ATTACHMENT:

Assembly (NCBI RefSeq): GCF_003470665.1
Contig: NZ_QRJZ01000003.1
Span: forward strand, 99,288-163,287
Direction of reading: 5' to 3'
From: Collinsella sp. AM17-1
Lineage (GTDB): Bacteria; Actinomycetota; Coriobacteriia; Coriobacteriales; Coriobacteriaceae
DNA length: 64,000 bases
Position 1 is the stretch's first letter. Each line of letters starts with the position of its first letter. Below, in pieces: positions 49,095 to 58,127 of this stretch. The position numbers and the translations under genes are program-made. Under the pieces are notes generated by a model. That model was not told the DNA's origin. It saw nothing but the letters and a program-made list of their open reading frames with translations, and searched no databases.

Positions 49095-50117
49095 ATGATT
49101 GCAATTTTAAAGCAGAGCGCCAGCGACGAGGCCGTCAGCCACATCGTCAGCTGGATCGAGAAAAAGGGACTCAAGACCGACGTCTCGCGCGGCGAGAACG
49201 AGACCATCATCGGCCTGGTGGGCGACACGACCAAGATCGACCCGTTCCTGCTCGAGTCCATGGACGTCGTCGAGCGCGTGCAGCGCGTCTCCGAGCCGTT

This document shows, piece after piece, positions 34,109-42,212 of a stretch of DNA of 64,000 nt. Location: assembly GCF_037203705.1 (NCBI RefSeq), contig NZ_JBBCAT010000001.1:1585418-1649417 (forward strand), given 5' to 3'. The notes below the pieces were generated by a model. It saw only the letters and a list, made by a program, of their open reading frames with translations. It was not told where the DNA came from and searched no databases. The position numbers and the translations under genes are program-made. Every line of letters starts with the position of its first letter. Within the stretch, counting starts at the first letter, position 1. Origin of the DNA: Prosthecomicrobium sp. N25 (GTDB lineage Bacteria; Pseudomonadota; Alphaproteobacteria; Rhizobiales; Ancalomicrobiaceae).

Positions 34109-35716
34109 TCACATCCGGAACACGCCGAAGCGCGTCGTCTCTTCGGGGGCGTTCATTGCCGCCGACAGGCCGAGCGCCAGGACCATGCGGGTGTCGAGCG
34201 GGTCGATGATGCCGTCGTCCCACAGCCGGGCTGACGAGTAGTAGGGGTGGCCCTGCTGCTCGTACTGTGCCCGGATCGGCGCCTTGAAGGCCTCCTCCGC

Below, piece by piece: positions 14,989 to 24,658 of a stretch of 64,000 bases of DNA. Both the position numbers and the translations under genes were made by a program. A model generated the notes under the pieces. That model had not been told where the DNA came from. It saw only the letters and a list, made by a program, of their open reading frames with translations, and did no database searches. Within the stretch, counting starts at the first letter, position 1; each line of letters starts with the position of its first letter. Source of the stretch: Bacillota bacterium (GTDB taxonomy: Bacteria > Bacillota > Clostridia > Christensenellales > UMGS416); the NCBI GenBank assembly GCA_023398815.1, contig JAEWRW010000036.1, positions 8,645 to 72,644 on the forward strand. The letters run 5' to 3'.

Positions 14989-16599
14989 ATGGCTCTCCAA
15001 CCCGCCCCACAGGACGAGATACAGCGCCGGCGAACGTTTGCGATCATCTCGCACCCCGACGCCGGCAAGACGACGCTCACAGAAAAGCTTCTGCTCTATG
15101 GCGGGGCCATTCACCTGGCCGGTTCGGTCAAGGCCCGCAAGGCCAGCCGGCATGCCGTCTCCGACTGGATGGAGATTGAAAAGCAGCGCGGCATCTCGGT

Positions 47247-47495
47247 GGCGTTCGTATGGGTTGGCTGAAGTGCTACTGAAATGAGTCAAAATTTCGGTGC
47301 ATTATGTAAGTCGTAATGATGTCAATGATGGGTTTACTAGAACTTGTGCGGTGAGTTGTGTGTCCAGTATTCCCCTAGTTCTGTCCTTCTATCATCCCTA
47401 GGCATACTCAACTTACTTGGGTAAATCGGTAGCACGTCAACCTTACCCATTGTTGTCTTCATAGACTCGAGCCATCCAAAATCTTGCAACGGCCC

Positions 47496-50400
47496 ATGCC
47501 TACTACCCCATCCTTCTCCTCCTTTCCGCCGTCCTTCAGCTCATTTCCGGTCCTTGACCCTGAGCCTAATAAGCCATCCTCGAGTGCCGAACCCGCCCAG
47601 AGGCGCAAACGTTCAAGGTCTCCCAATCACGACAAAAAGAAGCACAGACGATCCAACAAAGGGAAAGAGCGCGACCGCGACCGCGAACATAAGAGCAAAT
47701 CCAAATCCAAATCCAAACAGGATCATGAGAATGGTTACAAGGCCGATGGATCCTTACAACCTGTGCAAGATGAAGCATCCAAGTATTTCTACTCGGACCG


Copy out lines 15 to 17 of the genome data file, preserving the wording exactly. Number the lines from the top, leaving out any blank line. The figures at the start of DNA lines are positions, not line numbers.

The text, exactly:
34109 TCACATCCGGAACACGCCGAAGCGCGTCGTCTCTTCGGGGGCGTTCATTGCCGCCGACAGGCCGAGCGCCAGGACCATGCGGGTGTCGAGCG
34201 GGTCGATGATGCCGTCGTCCCACAGCCGGGCTGACGAGTAGTAGGGGTGGCCCTGCTGCTCGTACTGTGCCCGGATCGGCGCCTTGAAGGCCTCCTCCGC

Below, piece by piece: positions 14,989 to 24,658 of a stretch of 64,000 bases of DNA. Both the position numbers and the translations under genes were made by a program. A model generated the notes under the pieces. That model had not been told where the DNA came from. It saw only the letters and a list, made by a program, of their open reading frames with translations, and did no database searches. Within the stretch, counting starts at the first letter, position 1; each line of letters starts with the position of its first letter. Source of the stretch: Bacillota bacterium (GTDB taxonomy: Bacteria > Bacillota > Clostridia > Christensenellales > UMGS416); the NCBI GenBank assembly GCA_023398815.1, contig JAEWRW010000036.1, positions 8,645 to 72,644 on the forward strand. The letters run 5' to 3'.